By Al Norman

The U.S. Census Bureau has released a new report called 65+ in the United States: 2010. Here are some of the key findings from this report:

•In 2010, there were 40.3 million people aged 65+ in America — 12 times more than in 1900.

•The percentage of the population aged 65+ among the total population increased from 4.1 percent in 1900 to 13 percent in 2010 and is projected to reach 20.9 percent by 2050.

•Eleven states had more than 1 million people aged 65+ in 2010.

alnorman_headshot•Massachusetts had one of the lowest percentage increases in 65+ population in the nation between 2000 and 2010 — a 4.9 percent increase. But at 902,724 people over 65, Massachusetts had 44 percent of all the seniors in New England. A total of 146,961 people age 65+ were added to the New England population in the first decade of the 21st century.

•By 2030, when all baby boomers will have already passed age 65, there will be fewer than three people of working age (20 to 64) to support every older person.

•In 2010, Alzheimer’s disease was the fifth leading cause of death among the older population, up from seventh position in 2000. The death rate for Alzheimer’s rose more than 50 percent from 1999 to 2007.

•Over 38 percent of those aged 65+ had one or more disabilities in 2010, with the most common difficulties being walking, climbing stairs and doing errands alone.

•The share of the elders residing in skilled nursing facilities declined from 4.5 percent in 2000 to 3.1 percent in 2010.

•Medicaid funds for long-term care have been shifting away from nursing homes with funding for home- and community-based services increasing from 13 percent of total funding in 1990 to 43 percent in 2007.

•Labor force participation rates rose between 2000 and 2010 for both older men and older women, reaching 22.1 percent for older men and 13.8 percent for older women.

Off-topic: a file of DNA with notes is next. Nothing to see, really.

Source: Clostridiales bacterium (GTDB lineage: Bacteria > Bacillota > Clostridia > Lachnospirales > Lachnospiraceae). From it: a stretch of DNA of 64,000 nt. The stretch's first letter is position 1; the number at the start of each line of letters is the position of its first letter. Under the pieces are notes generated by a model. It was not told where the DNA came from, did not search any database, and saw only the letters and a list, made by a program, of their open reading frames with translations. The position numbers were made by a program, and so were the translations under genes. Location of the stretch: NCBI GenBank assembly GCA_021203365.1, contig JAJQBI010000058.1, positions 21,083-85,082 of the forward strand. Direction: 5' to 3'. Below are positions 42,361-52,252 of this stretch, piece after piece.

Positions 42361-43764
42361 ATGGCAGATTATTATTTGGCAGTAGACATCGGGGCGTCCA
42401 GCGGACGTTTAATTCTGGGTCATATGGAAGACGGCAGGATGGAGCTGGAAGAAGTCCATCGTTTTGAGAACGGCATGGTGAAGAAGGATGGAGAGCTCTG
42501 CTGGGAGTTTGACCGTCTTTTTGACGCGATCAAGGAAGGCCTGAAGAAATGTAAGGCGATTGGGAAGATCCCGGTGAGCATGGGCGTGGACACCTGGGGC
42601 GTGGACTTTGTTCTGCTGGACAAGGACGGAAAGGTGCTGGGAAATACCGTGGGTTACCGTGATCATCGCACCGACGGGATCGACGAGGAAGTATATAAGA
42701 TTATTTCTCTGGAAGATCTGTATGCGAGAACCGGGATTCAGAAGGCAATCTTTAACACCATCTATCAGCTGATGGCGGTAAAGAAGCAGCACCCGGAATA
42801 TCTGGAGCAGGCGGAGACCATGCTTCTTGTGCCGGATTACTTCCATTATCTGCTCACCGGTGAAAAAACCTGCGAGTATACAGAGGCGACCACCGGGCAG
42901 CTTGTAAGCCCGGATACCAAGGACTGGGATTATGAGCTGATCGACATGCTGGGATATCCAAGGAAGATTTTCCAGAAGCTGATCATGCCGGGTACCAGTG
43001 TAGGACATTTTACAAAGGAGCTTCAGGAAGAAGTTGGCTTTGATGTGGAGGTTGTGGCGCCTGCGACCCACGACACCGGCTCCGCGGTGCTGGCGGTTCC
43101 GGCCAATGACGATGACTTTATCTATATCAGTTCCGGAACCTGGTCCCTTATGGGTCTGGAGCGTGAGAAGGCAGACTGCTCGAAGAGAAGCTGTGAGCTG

•Many older workers managed to stay employed during the recession. In fact, the population aged 65+ was the only age group not to see a decline in their employment share from 2005 to 2010. In 2010, 16.2 percent of the population aged 65 and over were employed, up from 14.5 percent in 2005.

•People age 65+ saw a rise in divorces, as well as an increase in living alone, both of which will likely alter the social support needs of aging baby boomers.

•The population aged 65+ was the only age group to see an increase in voter participation in the 2012 presidential election compared with the 2008 presidential election.

•In 2010, Internet usage among the older population was up 31 percent from a decade prior.

So there are more seniors around, they are getting more home care and less nursing home care, they are on the Internet more, they are retiring less, staying in the workforce longer, and more often living alone. All of these statistics have implications for who will need care, and the growing demand for care at home. But the U.S. Census Bureau does not ask Americans if they care about any of these trends. Measured by policy initiatives in Massachusetts that focus on the elderly, I would say that nobody is watching these numbers at all.

Al Norman is the executive director of Mass Home Care. He can be reached at info@masshomecare.org.